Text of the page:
Bob: Well, that's exciting. We're hearing from churches, we're hearing from individuals, folks who were a part of this event last year who are signing up again to be a part of it this year. We want you to join with us, and it's simple, it's easy, and yet it's an effective way to share Christ with neighbors and with their children, and that's the reason we asked Miss PattyCake to come and join us, because Miss PattyCake has an Eggs-travaganza video, which is designed to tie together the Resurrection Eggs with songs like the one we just heard, right?
Miss PattyCake: Yes, eggs-actly right.
Dennis: I thought you'd say that.
Miss PattyCake: I knew that was coming, well, I thank you so much for the tool that was created through FamilyLife that we are able to use to communicate the Gospel to children. I am more and more excited that people are becoming aware of the need to speak into the lives of children younger and younger all the time. I don't know if you're familiar with George Barna's recent study, but I have found this to be incredible, and I tell people that it has poured gasoline on my already-raging bonfire – the one that the spirit of God has put into my heart, and he tells us this – "In our culture today, what is true today is that 85 percent of all of us who are Christians, who know Jesus Christ, came to Jesus by the time we were only nine years old." Eighty-five percent, and he made this kind of staggering statement that I have in his book here. When he did this research he realized after spending most of his life discipling adults, that he said, "Not only did I miss the boat, I missed the ocean, because how imperative it is for us to reach into the lives, because even by the time children are eight years old, these are the crucial years in which they develop lifelong habits, values, beliefs, and attitudes."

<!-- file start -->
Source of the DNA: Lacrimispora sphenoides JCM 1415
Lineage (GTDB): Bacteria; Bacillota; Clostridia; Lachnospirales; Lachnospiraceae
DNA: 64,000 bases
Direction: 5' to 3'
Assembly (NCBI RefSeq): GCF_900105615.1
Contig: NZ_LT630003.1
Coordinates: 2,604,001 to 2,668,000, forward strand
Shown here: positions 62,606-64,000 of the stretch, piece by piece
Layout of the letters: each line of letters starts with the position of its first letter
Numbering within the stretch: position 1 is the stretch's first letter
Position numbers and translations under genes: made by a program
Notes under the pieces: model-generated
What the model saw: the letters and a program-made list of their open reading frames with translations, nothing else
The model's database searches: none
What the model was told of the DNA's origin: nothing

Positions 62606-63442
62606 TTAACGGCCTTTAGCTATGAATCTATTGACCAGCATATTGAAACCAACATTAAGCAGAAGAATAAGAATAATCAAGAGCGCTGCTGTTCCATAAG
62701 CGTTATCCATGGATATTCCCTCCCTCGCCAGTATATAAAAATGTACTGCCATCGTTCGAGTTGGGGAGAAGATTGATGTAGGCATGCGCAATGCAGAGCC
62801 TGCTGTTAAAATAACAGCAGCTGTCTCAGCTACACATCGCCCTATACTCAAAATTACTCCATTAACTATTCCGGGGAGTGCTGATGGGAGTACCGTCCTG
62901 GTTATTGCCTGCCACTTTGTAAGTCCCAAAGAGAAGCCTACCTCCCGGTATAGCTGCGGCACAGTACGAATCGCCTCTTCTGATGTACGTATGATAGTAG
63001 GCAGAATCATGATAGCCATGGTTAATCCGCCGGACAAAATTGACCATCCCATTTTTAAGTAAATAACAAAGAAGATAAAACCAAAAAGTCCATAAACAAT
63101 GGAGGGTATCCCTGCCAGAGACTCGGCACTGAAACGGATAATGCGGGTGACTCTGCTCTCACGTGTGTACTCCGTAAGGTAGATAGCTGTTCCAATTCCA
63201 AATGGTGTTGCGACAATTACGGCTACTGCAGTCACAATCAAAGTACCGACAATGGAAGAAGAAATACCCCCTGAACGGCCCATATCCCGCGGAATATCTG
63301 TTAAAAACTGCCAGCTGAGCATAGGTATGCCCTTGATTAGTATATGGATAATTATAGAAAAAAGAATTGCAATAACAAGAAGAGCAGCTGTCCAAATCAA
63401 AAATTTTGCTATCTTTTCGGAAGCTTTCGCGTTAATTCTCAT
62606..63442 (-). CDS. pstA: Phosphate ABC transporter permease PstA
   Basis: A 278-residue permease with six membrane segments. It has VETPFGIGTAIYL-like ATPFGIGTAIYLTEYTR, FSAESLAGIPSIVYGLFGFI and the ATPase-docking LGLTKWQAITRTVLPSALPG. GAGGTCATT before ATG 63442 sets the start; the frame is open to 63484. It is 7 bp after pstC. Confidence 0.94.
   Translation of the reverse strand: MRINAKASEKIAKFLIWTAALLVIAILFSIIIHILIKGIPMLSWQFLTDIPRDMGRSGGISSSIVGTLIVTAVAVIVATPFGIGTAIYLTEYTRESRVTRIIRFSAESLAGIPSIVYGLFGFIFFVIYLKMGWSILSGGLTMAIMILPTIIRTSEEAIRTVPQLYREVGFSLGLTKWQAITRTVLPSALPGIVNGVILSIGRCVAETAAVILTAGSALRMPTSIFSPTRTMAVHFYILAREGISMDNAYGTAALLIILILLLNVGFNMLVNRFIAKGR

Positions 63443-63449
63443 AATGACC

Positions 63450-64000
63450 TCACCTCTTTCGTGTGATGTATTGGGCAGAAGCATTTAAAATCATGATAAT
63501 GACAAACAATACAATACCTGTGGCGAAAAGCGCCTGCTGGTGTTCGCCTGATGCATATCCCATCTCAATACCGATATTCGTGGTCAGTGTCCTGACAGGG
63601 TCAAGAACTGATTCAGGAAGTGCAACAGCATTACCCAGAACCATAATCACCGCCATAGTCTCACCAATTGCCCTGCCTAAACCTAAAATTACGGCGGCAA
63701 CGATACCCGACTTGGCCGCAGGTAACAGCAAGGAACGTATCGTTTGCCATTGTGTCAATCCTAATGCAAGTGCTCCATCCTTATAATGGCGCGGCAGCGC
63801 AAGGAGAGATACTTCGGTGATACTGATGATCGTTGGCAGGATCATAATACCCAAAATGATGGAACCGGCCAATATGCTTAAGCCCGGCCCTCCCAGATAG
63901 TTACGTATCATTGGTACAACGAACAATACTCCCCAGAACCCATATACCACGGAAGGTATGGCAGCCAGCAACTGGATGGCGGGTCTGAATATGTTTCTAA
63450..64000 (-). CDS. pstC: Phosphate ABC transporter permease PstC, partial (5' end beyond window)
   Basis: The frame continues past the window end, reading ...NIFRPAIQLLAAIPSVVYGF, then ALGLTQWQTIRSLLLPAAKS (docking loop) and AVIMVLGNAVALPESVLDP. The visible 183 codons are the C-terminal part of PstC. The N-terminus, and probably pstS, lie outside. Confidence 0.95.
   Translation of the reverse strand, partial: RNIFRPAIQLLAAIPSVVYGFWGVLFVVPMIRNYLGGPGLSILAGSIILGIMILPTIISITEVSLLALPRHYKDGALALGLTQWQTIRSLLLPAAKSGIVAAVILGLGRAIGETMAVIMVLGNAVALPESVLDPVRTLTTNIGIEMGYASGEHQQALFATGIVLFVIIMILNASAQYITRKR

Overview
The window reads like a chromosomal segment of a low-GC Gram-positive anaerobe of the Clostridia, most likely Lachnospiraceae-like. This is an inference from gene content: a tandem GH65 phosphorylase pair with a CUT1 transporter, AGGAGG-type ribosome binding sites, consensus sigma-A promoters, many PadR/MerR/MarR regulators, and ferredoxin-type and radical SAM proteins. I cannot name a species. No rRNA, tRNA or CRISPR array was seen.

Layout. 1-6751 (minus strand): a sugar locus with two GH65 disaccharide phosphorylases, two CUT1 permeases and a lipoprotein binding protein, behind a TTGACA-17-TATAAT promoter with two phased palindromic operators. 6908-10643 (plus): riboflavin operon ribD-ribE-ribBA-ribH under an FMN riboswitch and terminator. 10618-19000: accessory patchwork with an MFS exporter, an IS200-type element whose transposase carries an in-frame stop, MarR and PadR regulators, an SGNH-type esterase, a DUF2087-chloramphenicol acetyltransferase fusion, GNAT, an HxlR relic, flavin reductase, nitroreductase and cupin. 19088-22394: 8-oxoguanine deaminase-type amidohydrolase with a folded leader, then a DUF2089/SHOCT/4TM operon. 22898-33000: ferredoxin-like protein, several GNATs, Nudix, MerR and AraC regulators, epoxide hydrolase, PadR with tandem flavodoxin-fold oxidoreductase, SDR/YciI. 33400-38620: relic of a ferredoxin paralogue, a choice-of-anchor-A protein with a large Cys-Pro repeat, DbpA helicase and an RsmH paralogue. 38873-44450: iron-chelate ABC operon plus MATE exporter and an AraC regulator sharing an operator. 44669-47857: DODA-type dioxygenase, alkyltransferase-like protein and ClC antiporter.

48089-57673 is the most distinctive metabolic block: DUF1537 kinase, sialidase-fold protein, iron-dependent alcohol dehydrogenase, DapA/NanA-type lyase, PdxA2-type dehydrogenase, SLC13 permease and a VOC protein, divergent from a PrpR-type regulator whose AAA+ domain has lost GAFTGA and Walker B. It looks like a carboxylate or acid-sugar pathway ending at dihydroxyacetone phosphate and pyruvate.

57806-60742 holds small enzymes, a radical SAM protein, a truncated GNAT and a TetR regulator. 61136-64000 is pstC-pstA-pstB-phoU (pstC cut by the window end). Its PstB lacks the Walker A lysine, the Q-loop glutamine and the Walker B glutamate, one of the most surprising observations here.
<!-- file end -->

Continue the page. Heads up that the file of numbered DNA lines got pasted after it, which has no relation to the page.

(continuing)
Dennis: And that's why we're partnering with listeners in apartments, in homes and neighborhoods, maybe in a rural area, the community where you're going to have to go to town to a city park to host an Easter egg hunt.